Critical Kit: Harmon Kardon Nova 2 Bluetooth speakers

Harmon Kardon Nova Main Pic

This week’s Critical Kit is a slight departure from the norm, in that the Harmon Kardon speakers I’m recommending don’t strictly have anything to do with mobile. They are Bluetooth-enabled however, so you can use them with a mobile phone, tablet, or pretty much any other wireless device.

Our Critical Kit section usually features a selection of interesting gadgets and devices – some of which we’re recommended by others or because they’re unique in some way. However I have recently splashed out on the new Apple TV which I use as my sole source of television these days. Playing content through TV speakers is something that I’ve always put up with, mainly because the sound quality was ‘good enough’ and the fact that I play music through a dedicated sound system.

When the Apple TV arrived, I was considering improving my listening experience and after reading up, settled on the Nova mainly due to their Bluetooth support, compact size, attractive styling, and the positive reviews online. I always fancied the company’s Soundsticks or the Aura, but was rather worried that the bass might overwhelm the neighbours. The Nova wireless speakers sell for a around £211 on Amazon, and come in either black or white variants (both have see-through sides).

This is the current setup at home (as you can see, a 32″ TV isn’t really large enough – soon to be upgraded)…

Harmon Kardon Nova
My Harmon Kardon Nova speakers hooked up via Bluetooth to the new Apple TV.


Hooking the pair up to the Apple TV via Bluetooth is a simple process that takes a couple of seconds – the only downside (and this is more of an Apple TV issue) is that the audio output must be changed to the Nova every time I turn on the Apple TV. Hopefully this is a bug that will be fixed in a future software update. There is also an NFC sensor on the side of the speakers, which can be used to pair with a smartphone, for instance.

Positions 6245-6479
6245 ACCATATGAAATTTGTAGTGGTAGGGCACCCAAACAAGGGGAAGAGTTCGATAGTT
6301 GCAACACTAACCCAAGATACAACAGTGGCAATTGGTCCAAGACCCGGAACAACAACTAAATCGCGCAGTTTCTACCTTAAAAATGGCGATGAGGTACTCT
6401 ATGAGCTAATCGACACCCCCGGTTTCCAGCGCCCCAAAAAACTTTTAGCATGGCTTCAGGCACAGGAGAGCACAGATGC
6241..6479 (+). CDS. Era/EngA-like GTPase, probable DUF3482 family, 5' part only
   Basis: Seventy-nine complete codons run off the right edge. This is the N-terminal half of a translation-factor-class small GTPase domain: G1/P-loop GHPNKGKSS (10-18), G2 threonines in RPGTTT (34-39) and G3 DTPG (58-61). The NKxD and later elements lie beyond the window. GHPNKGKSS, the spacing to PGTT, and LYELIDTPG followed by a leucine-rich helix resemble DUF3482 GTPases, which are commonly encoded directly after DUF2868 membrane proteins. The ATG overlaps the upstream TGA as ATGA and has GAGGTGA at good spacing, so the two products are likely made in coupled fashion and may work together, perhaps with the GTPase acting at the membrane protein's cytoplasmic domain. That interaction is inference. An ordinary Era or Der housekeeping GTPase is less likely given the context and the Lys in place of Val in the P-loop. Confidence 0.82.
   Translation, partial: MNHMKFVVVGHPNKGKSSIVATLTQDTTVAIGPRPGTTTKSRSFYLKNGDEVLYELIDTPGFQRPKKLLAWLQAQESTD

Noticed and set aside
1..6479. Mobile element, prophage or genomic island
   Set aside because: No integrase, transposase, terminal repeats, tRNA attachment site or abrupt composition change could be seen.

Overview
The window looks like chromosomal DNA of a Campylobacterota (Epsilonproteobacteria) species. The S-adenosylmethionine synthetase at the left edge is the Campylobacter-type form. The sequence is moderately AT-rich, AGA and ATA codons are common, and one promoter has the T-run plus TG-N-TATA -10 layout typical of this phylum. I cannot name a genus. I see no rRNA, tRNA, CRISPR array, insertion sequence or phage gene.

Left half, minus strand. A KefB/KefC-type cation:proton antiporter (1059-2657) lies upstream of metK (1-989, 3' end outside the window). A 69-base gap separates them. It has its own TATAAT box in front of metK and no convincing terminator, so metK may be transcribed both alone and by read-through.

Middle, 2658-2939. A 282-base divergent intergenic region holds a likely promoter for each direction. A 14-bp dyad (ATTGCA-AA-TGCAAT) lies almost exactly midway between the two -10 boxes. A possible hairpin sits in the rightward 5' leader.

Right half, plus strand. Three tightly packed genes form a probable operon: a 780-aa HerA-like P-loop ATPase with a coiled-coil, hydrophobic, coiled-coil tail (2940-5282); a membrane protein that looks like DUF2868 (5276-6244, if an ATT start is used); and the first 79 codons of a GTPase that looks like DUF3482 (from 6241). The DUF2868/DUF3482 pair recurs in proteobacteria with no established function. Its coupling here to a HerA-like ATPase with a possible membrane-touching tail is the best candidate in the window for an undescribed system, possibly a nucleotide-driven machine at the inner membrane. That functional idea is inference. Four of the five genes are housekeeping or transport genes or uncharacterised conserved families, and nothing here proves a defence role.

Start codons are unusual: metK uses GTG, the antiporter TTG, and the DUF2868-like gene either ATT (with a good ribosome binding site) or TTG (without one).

Harmon Kardon Nova Setup

As far as audio quality is concerned, to my ears it’s quite remarkable – I’m certainly no audiophile but there is a marked improvement over standard television speakers and they produce a powerful sound that can fill the house.

There are a couple of controls on the side of the speakers to switch inputs – either Bluetooth, 3.5mm line in, or optical, besides volume up/down touch-sensitive controls, bass boost and a power button. As far as my setup goes, turning on the Apple TV also brings the speakers (and my television) out of standby mode, and they automatically turn off after a period of no input – around 10 minutes or so.

Of course, you can also use the Nova with a smartphone – sound quality is also great, and pairing is as simple as just selecting the speakers in your Bluetooth settings.

It’s always nice to recommend kit that one actually owns, and I’ve no hesitation in saying that you’re likely to be extremely satisfied with the Nova…

By Roland Banks

Roland Banks has been passionate about mobile technology for the past 20 years. He started his career at British Telecom's research division working on collaborative virtual reality environments, before becoming a video streaming specialist at 3 UK where he helped launch some of the world's first mobile video services. More recently he enjoys writing about his obsession, and developing software that helps mobile operators analyse their subscriber data.

Roland has lived in Asia for the past 5 years, and tries to indulge his other passion for riding motorcycles whenever possible.

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